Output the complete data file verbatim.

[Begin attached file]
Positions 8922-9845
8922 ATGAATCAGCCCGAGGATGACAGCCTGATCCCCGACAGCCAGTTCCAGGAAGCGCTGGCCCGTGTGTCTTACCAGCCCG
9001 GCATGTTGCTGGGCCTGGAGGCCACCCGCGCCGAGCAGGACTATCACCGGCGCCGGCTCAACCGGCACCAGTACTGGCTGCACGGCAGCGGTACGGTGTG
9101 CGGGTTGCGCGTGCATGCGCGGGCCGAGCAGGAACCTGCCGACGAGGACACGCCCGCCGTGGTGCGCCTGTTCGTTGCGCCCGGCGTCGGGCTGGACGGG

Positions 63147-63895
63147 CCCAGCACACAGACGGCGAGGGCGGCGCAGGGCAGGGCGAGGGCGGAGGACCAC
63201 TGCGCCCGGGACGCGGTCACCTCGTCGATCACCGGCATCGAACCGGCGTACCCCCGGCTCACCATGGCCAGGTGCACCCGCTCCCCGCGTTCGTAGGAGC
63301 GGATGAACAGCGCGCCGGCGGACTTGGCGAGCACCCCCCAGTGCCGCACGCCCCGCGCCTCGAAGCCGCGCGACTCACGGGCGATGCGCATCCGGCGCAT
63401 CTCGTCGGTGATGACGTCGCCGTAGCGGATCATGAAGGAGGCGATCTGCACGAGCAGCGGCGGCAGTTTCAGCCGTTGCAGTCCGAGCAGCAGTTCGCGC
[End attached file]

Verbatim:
Positions 8922-9845
8922 ATGAATCAGCCCGAGGATGACAGCCTGATCCCCGACAGCCAGTTCCAGGAAGCGCTGGCCCGTGTGTCTTACCAGCCCG
9001 GCATGTTGCTGGGCCTGGAGGCCACCCGCGCCGAGCAGGACTATCACCGGCGCCGGCTCAACCGGCACCAGTACTGGCTGCACGGCAGCGGTACGGTGTG
9101 CGGGTTGCGCGTGCATGCGCGGGCCGAGCAGGAACCTGCCGACGAGGACACGCCCGCCGTGGTGCGCCTGTTCGTTGCGCCCGGCGTCGGGCTGGACGGG

Positions 63147-63895
63147 CCCAGCACACAGACGGCGAGGGCGGCGCAGGGCAGGGCGAGGGCGGAGGACCAC
63201 TGCGCCCGGGACGCGGTCACCTCGTCGATCACCGGCATCGAACCGGCGTACCCCCGGCTCACCATGGCCAGGTGCACCCGCTCCCCGCGTTCGTAGGAGC
63301 GGATGAACAGCGCGCCGGCGGACTTGGCGAGCACCCCCCAGTGCCGCACGCCCCGCGCCTCGAAGCCGCGCGACTCACGGGCGATGCGCATCCGGCGCAT
63401 CTCGTCGGTGATGACGTCGCCGTAGCGGATCATGAAGGAGGCGATCTGCACGAGCAGCGGCGGCAGTTTCAGCCGTTGCAGTCCGAGCAGCAGTTCGCGC